I'm working on a memoir centering around resiliency, it's about survival, but it's also about how the many layers of living a life end up making us who we are. What one person labels naivety in another may be that individual's coping mechanism created to live another day. In the end, however, after all of the metaphorical blows, there has to be a sort of enlightenment with and accepting of the truth. Acknowledgement and monitoring yourself is the only way to keep abusive cycles from passing on to the next generation. I call this project, "Born in May".
b) How does my work differ from others of its genre?
I believe that every life is worthy of introspection to allow the chance to grow. Every life is a menagerie of pain and triumph, of players that are not always the bad guy. My book is hard to pin down to one specific theme, as it can easily be about mental health including ADD, Autism, Aspergers, Anxiety, Depression, and PTSD, and childhood emotional neglect. It also hints of personality disorders converging–Narcissim, Borderline, and Sociopathy, and also some sad surprises, as if that isn't enough.
c) Why do I write what I do?
I have always been the sort of person who believes in a higher power, but also a higher purpose. I have no idea why I chose to take Psychology in college, except that I found it interesting and it came easily to me. No one had much faith in me, including our school psychologist. Furthermore, it was beyond anyone to know what was going on under the surface of what this little girl was showing to the world.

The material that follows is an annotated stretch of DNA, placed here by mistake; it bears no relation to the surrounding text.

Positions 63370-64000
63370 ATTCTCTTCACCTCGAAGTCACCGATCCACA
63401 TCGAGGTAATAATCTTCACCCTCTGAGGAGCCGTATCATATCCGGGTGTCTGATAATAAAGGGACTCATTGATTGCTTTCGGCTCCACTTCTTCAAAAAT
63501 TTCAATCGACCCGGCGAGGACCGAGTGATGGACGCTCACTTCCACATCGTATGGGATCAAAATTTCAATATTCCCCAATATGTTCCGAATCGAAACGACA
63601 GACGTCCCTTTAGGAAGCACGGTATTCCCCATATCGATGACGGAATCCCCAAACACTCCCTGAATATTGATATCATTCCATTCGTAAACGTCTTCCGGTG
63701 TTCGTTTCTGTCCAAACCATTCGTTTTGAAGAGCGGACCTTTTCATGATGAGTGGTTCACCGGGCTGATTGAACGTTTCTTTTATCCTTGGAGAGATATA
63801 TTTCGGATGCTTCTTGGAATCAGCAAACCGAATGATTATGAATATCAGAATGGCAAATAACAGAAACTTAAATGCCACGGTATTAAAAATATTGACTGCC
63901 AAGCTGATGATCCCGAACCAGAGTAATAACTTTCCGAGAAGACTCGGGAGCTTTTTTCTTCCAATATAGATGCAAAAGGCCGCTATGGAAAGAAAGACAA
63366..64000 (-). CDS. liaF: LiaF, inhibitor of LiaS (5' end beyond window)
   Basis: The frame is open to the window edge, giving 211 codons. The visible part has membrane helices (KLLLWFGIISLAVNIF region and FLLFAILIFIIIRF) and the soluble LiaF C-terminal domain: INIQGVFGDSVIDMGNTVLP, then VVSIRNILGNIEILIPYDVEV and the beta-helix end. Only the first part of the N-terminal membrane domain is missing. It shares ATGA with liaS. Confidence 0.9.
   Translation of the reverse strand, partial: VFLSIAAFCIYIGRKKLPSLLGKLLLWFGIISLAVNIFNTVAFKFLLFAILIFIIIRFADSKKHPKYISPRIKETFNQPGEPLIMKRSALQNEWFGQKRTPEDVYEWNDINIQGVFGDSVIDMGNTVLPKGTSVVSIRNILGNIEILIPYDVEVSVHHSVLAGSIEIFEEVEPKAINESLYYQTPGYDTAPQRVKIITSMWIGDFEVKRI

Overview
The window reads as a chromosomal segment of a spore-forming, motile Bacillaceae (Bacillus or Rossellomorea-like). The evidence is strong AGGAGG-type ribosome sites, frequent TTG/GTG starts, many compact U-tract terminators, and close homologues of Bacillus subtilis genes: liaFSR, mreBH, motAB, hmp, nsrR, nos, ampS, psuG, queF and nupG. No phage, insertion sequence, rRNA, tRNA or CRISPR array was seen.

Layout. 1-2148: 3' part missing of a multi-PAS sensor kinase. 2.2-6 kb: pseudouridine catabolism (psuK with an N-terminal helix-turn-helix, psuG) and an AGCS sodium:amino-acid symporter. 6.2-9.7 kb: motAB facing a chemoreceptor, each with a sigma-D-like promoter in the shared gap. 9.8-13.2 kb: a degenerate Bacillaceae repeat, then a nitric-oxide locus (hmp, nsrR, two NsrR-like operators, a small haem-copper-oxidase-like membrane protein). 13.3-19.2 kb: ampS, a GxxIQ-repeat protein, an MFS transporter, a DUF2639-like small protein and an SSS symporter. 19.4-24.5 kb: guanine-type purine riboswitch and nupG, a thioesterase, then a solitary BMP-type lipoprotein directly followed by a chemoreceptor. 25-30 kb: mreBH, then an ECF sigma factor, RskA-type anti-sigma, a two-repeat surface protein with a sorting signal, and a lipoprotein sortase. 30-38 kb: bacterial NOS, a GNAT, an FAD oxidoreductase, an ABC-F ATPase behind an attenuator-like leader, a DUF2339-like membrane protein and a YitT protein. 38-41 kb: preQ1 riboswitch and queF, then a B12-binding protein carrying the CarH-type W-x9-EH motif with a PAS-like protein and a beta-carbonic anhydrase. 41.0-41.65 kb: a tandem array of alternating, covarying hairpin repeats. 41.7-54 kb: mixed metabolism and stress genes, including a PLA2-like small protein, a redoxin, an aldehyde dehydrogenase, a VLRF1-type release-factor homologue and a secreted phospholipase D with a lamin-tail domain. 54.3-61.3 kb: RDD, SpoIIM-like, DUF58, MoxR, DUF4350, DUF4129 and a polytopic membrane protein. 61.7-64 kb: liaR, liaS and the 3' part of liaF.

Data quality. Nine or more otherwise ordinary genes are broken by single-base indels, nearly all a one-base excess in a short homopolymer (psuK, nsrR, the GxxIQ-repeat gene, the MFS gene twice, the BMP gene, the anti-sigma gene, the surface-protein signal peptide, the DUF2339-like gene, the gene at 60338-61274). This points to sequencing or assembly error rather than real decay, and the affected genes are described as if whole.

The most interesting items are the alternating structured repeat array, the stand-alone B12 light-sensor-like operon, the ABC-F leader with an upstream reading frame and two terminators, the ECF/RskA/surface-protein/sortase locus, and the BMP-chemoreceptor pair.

My husband asked me once, "What do you want to do when you start working?" I blurted without thinking, "to help people" and so I know the answer was made up of the same substance as my soul. It's as simple as that–to help people–with the added necessity of helping myself for the first time.
d) How does my writing process work?
At this point, I haven't been able to adhere to a consistent writing time, but I like to write at 10am, and I like to read a bit on the art of writing first. Right now I'm reading, "Writing down the Bones" by Natalie Goldberg, and since it's made up of short passages, I can read one everyday before I write and become inspired.
I have also, as a memoirist, been inspired by Beth Kephart reading "Handling the Truth," and Marion Roach Smith, especially her book, "The Memoir Project." Both of these ladies have been teaching memoir for decades, and have a lengthy writing history.
Well that does it for me, sometime next week or earlier (depending on how keen she is) expect a post from this author;
Gina Salamon, a fast friend in my short foray into critique groups, is a member of the Romance Writers of America. She also subscribes to International Thriller Writer, Inc. On the left is the cover for "Sleepless," the first installment in her cold case series. Besides this series, she is hard at work on a heartwarming Christmas story. You can check out her blog while expecting her post in response to mine sometime next week. Thanks, Gina!